The short sword doesn’t fall far from the weapons rack

And now for something completely different.  Regular programming will resume shortly.

I’m sitting in my living room on a Saturday night and I’m listening to my son tell me about Pathfinder.  Pathfinder is one of the most recent iterations of the Dungeons and Dragons franchise, and is described in many heavy, rather expensive books that lay out all the rules, characters, classes, spells, monsters, treasures, and other things that make up this flavor of fantasy role-playing.

“I’m going to be a sorcerer,” he’s telling me, “and since I’m also going to be Dungeon Master, I’m going to make a rule that any character who wants to have more than one class and wants to be a sorcerer for one of them has to start out as a sorcerer.  Because otherwise it doesn’t make sense.”

Believe it or not, the phrase “doesn’t make sense” has probably been uttered more often in the context of fantasy role-playing games than in all the articles about the government shutdown combined.  This is because D&D is all about internal consistency, about creating a world, about figuring out why orcs are so grumpy, why gnomes are without doubt the best character race, why only magic swords glow and not magic maces.  This is also because D&D is played, largely, by geeks who love to argue about esoteric things.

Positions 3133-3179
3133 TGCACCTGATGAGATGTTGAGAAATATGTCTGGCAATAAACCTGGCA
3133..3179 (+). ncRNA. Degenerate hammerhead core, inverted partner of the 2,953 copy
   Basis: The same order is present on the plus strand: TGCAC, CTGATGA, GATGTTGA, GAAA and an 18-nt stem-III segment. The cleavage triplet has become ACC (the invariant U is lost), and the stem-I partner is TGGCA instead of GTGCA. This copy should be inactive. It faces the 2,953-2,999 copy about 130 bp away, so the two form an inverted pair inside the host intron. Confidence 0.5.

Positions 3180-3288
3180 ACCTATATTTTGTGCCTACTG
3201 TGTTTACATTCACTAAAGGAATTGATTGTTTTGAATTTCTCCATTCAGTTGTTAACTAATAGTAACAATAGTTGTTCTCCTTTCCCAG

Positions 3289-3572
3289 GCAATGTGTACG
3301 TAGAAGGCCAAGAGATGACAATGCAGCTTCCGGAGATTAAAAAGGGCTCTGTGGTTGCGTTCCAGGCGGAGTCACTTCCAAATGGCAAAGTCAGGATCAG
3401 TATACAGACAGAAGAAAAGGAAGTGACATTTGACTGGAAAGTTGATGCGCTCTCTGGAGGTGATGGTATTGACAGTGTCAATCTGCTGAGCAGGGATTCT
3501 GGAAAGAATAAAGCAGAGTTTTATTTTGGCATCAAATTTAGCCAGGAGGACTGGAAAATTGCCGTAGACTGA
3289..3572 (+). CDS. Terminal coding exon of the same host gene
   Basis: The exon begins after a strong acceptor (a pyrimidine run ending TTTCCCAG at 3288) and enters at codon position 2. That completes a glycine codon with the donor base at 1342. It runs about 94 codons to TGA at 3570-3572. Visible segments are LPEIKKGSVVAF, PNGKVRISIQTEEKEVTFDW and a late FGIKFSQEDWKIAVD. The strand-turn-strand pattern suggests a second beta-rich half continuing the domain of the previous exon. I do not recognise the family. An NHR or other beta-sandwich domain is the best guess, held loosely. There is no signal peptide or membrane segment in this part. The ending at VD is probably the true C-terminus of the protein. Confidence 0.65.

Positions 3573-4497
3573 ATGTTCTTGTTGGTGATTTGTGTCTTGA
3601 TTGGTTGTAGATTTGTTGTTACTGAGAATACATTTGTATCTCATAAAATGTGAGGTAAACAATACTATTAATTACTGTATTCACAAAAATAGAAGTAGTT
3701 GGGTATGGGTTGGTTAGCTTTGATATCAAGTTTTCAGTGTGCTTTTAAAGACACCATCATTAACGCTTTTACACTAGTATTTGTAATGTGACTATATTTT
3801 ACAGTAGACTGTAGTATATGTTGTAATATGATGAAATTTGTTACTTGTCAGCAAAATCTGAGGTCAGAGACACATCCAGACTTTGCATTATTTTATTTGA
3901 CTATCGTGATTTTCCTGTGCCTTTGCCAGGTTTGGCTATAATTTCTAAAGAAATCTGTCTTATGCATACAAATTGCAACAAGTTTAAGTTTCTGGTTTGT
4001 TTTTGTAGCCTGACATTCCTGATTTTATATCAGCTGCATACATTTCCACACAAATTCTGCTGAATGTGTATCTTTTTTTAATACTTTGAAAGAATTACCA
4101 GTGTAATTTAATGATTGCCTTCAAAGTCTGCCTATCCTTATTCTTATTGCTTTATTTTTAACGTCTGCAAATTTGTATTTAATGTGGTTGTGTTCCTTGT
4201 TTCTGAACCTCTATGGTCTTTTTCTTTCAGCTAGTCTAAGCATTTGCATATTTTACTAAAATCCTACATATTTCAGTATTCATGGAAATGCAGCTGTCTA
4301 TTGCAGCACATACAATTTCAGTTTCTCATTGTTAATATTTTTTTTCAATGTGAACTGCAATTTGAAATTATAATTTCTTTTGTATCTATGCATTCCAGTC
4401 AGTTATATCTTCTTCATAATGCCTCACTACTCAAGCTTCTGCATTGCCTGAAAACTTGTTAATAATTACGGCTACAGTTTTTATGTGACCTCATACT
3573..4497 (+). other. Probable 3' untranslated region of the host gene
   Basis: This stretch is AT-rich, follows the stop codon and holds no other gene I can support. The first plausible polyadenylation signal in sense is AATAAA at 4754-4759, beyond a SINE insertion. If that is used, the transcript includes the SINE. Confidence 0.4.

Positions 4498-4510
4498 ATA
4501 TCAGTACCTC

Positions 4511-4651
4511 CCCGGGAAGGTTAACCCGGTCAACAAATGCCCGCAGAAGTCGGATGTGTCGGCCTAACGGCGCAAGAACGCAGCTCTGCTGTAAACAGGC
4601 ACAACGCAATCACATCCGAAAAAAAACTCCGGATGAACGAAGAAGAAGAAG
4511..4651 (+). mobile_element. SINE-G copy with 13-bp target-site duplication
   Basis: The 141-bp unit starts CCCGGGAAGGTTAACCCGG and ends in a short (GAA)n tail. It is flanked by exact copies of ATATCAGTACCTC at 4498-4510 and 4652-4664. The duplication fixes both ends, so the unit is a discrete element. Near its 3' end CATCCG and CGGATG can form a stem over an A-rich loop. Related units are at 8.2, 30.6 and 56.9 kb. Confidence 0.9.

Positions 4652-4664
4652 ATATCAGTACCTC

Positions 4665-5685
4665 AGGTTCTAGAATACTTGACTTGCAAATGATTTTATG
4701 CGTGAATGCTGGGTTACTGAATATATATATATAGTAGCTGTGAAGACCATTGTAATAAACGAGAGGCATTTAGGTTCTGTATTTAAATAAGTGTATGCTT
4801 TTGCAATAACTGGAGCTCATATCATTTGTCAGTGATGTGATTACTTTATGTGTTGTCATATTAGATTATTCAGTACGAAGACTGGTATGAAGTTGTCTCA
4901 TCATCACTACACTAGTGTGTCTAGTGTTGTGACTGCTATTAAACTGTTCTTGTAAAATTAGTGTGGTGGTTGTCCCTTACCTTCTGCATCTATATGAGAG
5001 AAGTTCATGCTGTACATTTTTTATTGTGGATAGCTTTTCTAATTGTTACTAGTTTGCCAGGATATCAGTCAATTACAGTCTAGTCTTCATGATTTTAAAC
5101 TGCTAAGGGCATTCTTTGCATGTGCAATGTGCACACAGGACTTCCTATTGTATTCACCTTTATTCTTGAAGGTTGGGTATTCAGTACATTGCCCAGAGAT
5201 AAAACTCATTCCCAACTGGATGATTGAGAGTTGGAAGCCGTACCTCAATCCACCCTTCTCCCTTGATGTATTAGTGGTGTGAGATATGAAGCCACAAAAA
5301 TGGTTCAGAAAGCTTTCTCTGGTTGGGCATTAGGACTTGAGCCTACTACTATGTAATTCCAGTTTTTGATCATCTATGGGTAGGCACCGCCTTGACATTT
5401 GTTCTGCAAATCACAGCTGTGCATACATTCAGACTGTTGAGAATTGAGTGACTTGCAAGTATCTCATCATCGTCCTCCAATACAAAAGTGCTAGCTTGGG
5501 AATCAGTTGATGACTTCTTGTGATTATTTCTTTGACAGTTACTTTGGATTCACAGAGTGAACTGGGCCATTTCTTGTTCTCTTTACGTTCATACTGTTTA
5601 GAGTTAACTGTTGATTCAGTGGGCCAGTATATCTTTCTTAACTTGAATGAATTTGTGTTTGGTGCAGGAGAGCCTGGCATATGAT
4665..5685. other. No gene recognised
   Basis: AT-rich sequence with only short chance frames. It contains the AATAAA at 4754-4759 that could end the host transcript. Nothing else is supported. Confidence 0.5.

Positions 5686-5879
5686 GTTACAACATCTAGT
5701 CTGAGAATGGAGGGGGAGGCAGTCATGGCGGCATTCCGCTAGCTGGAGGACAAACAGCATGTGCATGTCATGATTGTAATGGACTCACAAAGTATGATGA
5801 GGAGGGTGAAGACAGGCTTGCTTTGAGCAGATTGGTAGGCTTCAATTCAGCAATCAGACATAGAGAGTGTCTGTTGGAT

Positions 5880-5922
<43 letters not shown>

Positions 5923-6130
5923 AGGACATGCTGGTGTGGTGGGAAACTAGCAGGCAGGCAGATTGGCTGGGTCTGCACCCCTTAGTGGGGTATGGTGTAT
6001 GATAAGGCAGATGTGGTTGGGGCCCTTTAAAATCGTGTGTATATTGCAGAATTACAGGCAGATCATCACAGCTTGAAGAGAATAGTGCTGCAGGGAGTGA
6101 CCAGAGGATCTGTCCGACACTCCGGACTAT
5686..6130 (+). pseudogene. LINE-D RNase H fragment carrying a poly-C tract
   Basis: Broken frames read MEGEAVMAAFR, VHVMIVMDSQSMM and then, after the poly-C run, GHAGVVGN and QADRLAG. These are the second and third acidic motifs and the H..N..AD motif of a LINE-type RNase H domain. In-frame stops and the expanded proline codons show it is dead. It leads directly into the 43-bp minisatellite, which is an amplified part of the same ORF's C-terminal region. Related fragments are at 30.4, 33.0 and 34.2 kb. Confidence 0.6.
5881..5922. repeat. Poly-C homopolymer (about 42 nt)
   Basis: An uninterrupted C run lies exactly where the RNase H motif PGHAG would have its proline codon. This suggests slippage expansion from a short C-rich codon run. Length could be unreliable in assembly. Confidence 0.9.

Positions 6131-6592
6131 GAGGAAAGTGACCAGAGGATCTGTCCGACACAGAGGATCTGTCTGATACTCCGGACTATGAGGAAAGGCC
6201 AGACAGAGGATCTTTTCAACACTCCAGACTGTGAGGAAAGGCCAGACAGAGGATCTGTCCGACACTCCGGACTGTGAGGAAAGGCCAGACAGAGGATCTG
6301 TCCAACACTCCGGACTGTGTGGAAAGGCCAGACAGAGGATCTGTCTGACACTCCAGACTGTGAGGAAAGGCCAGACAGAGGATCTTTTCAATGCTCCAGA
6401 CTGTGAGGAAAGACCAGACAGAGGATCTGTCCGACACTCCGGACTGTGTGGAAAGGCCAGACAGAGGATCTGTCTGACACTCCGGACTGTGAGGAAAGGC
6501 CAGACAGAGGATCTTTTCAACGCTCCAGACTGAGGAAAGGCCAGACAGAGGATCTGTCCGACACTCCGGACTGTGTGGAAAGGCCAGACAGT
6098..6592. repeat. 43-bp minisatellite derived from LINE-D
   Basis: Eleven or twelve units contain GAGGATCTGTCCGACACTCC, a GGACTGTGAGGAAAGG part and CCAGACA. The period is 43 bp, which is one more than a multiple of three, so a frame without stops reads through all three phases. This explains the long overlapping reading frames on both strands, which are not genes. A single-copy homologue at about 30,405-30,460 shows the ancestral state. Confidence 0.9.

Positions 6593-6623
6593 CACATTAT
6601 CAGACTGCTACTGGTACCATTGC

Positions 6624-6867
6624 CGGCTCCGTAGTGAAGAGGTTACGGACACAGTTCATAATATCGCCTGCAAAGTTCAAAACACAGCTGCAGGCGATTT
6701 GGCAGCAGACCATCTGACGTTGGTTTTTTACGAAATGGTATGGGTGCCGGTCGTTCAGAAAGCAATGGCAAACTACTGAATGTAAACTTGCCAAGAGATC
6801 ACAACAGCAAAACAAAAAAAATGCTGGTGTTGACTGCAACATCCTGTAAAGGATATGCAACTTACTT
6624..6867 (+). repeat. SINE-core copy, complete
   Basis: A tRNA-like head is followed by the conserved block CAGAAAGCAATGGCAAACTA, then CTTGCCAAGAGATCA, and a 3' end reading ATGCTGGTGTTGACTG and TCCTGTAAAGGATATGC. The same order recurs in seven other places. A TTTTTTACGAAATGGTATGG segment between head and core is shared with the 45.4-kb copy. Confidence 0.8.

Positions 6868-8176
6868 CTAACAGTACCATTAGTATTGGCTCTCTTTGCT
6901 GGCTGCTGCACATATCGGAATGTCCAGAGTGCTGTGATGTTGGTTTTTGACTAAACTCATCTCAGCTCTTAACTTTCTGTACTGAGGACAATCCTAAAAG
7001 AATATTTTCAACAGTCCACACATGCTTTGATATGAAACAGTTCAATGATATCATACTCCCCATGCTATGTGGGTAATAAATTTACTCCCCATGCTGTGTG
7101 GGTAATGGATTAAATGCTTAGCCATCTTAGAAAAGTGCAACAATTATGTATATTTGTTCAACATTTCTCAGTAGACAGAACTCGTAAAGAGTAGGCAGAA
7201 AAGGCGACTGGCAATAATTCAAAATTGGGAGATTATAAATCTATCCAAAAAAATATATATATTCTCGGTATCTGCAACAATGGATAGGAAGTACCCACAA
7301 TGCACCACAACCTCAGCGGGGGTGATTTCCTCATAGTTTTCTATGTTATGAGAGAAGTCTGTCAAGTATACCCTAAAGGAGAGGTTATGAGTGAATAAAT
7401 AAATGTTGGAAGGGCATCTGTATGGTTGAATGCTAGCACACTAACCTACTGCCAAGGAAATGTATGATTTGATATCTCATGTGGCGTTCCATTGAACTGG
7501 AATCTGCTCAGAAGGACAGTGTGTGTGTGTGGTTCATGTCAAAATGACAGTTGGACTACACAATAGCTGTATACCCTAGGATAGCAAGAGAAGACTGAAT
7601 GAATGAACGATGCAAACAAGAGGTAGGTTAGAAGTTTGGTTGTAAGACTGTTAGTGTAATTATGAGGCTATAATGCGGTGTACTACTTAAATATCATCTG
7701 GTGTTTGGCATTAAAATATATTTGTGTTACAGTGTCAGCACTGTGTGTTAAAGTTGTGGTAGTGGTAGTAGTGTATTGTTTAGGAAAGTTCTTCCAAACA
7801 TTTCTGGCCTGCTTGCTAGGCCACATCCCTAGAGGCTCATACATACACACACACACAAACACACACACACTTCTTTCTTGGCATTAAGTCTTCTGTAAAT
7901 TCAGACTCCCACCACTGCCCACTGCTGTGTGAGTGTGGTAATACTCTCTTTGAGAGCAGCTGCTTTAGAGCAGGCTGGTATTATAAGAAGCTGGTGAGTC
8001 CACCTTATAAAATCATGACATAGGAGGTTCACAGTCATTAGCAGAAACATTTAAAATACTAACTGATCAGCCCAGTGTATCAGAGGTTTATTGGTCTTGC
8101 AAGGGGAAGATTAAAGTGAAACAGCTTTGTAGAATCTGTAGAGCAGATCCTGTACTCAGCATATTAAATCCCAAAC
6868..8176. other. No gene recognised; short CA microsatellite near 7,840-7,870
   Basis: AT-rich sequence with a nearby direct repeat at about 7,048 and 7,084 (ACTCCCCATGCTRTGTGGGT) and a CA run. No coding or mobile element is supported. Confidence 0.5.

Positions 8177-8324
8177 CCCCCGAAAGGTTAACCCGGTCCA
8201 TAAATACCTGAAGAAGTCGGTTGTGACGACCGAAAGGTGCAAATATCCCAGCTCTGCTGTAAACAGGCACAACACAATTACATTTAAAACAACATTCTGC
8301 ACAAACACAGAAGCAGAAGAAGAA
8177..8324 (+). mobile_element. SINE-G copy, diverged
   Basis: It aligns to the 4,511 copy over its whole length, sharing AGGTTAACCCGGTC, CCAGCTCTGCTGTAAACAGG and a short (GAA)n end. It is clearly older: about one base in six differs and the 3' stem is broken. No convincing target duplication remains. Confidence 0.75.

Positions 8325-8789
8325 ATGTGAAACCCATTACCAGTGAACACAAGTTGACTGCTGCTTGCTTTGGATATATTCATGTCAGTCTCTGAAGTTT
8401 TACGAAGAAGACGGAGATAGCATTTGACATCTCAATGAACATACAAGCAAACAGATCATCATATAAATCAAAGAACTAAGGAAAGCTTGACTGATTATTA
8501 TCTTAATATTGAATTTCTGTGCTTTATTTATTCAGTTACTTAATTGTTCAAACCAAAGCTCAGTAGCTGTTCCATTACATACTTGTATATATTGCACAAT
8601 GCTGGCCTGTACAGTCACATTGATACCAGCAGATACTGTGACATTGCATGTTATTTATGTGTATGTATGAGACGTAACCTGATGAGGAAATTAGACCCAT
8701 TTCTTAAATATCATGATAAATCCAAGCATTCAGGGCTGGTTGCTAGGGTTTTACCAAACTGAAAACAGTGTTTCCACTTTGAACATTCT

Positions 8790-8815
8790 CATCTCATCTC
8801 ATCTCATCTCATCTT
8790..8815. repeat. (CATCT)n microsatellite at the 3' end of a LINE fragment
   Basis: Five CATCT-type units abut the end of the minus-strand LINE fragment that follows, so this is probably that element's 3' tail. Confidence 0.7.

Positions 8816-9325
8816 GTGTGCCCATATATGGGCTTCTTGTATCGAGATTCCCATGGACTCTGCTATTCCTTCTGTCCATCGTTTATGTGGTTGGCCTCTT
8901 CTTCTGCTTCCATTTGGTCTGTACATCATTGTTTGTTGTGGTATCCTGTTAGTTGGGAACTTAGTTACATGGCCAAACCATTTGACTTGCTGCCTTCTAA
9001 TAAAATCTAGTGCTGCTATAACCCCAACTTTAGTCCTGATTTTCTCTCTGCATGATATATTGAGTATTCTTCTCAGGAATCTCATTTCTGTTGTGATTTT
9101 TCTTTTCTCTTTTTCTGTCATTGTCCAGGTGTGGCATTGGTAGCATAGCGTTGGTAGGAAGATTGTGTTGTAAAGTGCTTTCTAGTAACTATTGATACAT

As my son continues telling me his theory about how the initial appearance of a sorcerer’s powers would have to occur before a character starts adventuring, I find I’m only half listening.  And that’s because I’m remembering back to when I started playing D&D, when I was his age, growing up in Hawaii. Continue reading

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Gaming to help beat cancer

All opinions my own and do not necessarily reflect those of Novo Nordisk.

Plants versus Zombies 2: It’s About Time just came out.  My son spent a significant fraction of his weekend playing it on my iPad.  Okay, fine, I did too.  It’s a lot of fun, it challenges (but not too much) and it teaches you facts like, uh, like that Egyptian society in the past had a real fascination with pyramids.

So it’s not the most educational of games.

Which is why I was stoked to see the writeup of Re-Mission 2 in FierceBiotechIT.  This game takes elements of cancer treatment and places them in the context of a game that both educates patients undergoing cancer treatment as well as provides them a way to feel more in control of their situation.  Version 2 also builds on the impact of the first Re-Mission game, which showed success in improving adherence of patients to their treatment regimens.  Adherence is an important element of medical treatment and trying to make sure people take their medicines is an ongoing problem as we try to improve the efficiency of our healthcare systems.

In addition to behavioral metrics being changed by Re-Mission, functional Magnetic Resonance Imaging (fMRI) also showed that playing the game activated brain areas associated with motivation–again, tying gameplay to elements of adherence.  Some brain region activations also correlated with subject described positive and improved attitudes towards chemotherapy after gameplay. Continue reading